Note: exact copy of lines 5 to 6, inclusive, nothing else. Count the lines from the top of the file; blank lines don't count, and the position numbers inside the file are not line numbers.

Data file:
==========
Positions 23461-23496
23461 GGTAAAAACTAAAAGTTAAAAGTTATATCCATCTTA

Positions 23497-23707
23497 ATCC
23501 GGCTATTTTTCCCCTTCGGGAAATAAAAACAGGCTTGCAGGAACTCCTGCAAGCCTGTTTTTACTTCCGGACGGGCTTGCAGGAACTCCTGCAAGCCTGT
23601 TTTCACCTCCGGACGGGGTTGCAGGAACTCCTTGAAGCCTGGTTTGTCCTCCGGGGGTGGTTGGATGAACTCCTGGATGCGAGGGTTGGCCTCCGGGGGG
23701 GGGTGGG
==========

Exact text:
23501 GGCTATTTTTCCCCTTCGGGAAATAAAAACAGGCTTGCAGGAACTCCTGCAAGCCTGTTTTTACTTCCGGACGGGCTTGCAGGAACTCCTGCAAGCCTGT
23601 TTTCACCTCCGGACGGGGTTGCAGGAACTCCTTGAAGCCTGGTTTGTCCTCCGGGGGTGGTTGGATGAACTCCTGGATGCGAGGGTTGGCCTCCGGGGGG